Saturday

After these things, Joseph of Arimathea, who was a disciple of Jesus, though a secret one because of his fear of the Jews, asked Pilate to let him take away the body of Jesus. Pilate gave him permission; so, he came and removed his body. Nicodemus, who had at first come to Jesus by night, also came, bringing a mixture of myrrh and aloes, weighing about a hundred pounds. (38-39)

John 19:38-42 Saturday 16 April 2022

Psalm 31:1-4

Background

As we walk the way of the Cross, today is important as we are confronted one last time with both the wonder and the poignancy of the incarnation (God becoming human in the form of Jesus). Jesus' journey, which began when he was born in Bethlehem must, for its purpose, make a waypoint of his death on the Cross and, today, at the tomb.

Jesus is the Son of God, the one sent by God into the world to save the world by revealing God’s love. And Jesus is also a man who will die on a cross, bleeding from his pieced side, wrapped in linen cloths and laid to rest in a garden tomb. Because Jesus is human, because he can and will die, he can reveal the fullness of God’s love in ways never before possible. He reveals God’s love in and through human experience.

As we have made our way through this week, we have recognised the commandment of Jesus to his disciples, to love one another and to demonstrate that love in acts of service. Jesus reveals the love of God in the act of giving his life – there is no greater act of love. The crucifixion and the command to love go hand in hand, because it is impossible to understand Jesus’ love separated from his death on the Cross. In that act of death, that act of loving service, is found cause for reciprocal loving service, as friends come to carry Jesus to his grave. Yet these are friends who have previously stayed in the shadows – Joseph of Arimathea and Nicodemus.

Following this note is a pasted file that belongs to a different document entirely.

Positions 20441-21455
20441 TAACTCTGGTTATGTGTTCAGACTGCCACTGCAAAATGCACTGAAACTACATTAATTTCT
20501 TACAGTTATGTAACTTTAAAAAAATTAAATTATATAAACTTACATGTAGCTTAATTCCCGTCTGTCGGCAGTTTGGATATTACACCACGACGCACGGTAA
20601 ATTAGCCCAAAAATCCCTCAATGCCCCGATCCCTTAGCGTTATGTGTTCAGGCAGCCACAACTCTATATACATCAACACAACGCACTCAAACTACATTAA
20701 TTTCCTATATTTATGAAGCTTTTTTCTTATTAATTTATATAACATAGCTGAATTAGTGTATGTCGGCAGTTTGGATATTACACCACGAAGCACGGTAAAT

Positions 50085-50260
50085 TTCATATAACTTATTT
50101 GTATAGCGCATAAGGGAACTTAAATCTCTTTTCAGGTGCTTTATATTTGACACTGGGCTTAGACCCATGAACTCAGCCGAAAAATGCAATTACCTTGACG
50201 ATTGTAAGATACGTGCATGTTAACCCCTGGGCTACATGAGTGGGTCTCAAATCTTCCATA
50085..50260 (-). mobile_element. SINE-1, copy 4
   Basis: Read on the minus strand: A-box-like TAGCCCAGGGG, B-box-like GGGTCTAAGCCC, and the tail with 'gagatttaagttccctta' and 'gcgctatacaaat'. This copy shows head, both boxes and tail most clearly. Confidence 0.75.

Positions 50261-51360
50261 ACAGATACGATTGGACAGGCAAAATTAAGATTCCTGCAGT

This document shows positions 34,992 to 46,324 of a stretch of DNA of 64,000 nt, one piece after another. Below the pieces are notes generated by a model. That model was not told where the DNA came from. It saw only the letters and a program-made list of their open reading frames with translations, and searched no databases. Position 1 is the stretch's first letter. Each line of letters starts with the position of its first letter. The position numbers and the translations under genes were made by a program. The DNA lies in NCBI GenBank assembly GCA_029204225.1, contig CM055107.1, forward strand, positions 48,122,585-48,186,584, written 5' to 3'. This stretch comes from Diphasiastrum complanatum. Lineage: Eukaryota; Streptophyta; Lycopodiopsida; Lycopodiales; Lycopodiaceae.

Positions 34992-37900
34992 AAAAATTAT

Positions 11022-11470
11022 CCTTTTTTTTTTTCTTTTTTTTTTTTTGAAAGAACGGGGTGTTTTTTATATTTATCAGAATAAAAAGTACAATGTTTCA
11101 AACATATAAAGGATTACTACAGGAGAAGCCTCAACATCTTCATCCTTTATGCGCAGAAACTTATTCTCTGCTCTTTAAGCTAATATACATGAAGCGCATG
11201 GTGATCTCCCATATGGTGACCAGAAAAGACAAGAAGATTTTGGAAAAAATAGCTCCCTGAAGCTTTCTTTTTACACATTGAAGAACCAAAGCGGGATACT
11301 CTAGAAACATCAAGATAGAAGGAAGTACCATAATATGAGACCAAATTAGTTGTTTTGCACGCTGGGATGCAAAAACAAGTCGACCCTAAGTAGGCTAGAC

In the death of Jesus on the Cross, the work of God’s incarnation, begun in the manger at Bethlehem, is brought to fulfilment. Just as Jesus’ birth drew close those who were far off, just as his ministry reached out beyond the boundaries, so the Cross and the grave bring out those who previously followed at a distance and in secret. John’s theology is fulfilled, the one who came to bring life and light to all people has fulfilled his purpose, "…and we have seen his glory." (John 1: 14). And tomorrow, tomorrow is another day. It is the day upon which that glory will burst forth with unimagined splendour.

 

To Ponder:

  • As you reflect back on this Holy Week, which themes stand out for you as moments of challenge, confirmation or celebration?
  • What would your personal life, the life of the community local to you, or the wider world look like if it became the place from which God’s glory were to burst forth with unimagined splendour?
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